EU efforts to bypass US sanctions on Iran may be ineffective: John Bolton

  • European efforts aimed at evading American penalties on Iran are unlikely to be effective, National Security Advisor John Bolton said on Tuesday.
  • Speaking to media in Singapore, the U.S. official said he was confident Washington's latest sanctions against Tehran would hurt the Iranian economy.
  • "We think the government is under real pressure and it's our intention to squeeze them very hard," Bolton said.
National Security Advisor John Bolton answers questions from reporters as he announces that the U.S. will withdraw from a treaty with Iran during a news conference in the White House briefing room in Washington, October 3, 2018. 
Jonathan Ernst | Reuters
National Security Advisor John Bolton answers questions from reporters as he announces that the U.S. will withdraw from a treaty with Iran during a news conference in the White House briefing room in Washington, October 3, 2018. 

A European initiative aimed at bypassing U.S. sanctions on Iran is unlikely to meaningfully help the Islamic Republic, according to White House National Security Advisor John Bolton.

"We think the government is under real pressure and it's our intention to squeeze them very hard," Bolton told media in Singapore on Tuesday, expressing confidence that Washington's latest measures against Iran would put significantly pressure on its economy. "As the British say, squeeze them until the pips squeak."

Several international corporations already decided to end their dealings with Tehran in May, when President Donald Trump announced that he would be re-imposing sanctions on Iran.

"The position of some European governments is different from the position of their businesses," he said, suggesting that European firms were unlikely to do business with the Islamic state even if the initiative was introduced.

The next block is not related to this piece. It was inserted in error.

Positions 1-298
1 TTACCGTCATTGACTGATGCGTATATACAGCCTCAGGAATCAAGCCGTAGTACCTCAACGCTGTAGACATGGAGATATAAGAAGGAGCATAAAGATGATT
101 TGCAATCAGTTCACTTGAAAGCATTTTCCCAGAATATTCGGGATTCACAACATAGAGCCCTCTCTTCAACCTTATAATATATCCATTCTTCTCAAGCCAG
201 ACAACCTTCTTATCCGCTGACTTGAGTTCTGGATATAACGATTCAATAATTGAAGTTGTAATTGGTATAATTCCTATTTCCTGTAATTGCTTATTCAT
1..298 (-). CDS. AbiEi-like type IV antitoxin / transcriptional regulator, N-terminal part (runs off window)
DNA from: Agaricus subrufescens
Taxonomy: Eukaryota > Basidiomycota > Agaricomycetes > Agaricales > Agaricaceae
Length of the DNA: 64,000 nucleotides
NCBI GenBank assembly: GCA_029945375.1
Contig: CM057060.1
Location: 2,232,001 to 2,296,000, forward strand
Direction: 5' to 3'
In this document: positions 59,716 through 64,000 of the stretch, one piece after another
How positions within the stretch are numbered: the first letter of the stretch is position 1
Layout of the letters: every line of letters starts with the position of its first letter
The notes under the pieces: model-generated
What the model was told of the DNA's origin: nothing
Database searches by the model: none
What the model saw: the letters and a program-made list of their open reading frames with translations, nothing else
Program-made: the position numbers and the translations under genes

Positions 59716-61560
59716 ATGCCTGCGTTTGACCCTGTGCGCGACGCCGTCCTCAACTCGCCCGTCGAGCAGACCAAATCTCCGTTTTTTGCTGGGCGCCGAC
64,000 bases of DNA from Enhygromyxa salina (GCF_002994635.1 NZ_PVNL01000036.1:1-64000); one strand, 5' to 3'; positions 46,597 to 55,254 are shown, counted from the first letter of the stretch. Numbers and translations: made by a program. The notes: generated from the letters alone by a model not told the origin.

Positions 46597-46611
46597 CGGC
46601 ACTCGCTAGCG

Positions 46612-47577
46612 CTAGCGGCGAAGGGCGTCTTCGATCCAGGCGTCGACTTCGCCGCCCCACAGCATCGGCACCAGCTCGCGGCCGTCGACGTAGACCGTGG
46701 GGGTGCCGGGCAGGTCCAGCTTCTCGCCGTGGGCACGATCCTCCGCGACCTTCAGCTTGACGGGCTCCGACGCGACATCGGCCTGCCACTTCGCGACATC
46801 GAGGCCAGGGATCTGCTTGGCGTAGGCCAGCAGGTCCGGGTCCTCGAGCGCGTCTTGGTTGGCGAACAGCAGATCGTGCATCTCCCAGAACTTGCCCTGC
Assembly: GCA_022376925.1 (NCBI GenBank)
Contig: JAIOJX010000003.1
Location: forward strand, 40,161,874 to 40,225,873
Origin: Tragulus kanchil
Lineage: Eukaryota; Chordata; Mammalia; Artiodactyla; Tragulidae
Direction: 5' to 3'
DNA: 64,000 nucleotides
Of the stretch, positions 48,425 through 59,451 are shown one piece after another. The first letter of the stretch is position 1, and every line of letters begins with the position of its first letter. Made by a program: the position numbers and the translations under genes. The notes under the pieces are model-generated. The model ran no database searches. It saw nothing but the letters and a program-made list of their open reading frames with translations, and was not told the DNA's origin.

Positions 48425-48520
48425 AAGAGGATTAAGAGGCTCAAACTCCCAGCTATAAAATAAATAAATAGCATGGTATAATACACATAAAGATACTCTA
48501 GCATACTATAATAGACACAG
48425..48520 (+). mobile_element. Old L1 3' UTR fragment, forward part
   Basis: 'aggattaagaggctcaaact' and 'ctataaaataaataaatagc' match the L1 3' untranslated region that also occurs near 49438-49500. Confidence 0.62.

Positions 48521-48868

The initiative — known as a "special purpose vehicle" — aims to facilitate payments related to Iran's exports and imports despite sanctions by the U.S.

The bulk of European companies have more commercial links with the U.S. than with Iran, and it remains unclear how much impact the special purpose vehicle would have.

The Iran nuclear accord was implemented in January 2016. Formally known as the Joint Comprehensive Plan of Action, it removed international sanctions on the country in exchange for curbs on its nuclear program. But when Trump abandoned the accord in May, European leaders scrambled to save the deal.

Bolton, a former U.S Ambassador to the United Nations, and Vice President Mike Pence are in Singapore this week for the ASEAN-U.S. Summit as well as the East Asia Summit. They will also be heading to Papua New Guinea for the Asia-Pacific Economic Cooperation forum later this month.

Asian heavyweights such as Japan, China, India and South Korea will still be allowed to purchase Iranian crude, having been granted exemptions by Washington. But those exemptions are on a six-month basis so any trade flows between Iran and Asia will be temporary, Bolton said.

Washington will ensure sanctions are properly enforced, Bolton continued, adding that new sanctions aimed at tightening counter-terrorism could also be introduced. The U.S. has been in discussions with a number of European countries on that matter following allegations of an Iranian assassination attempt in Denmark, Bolton said.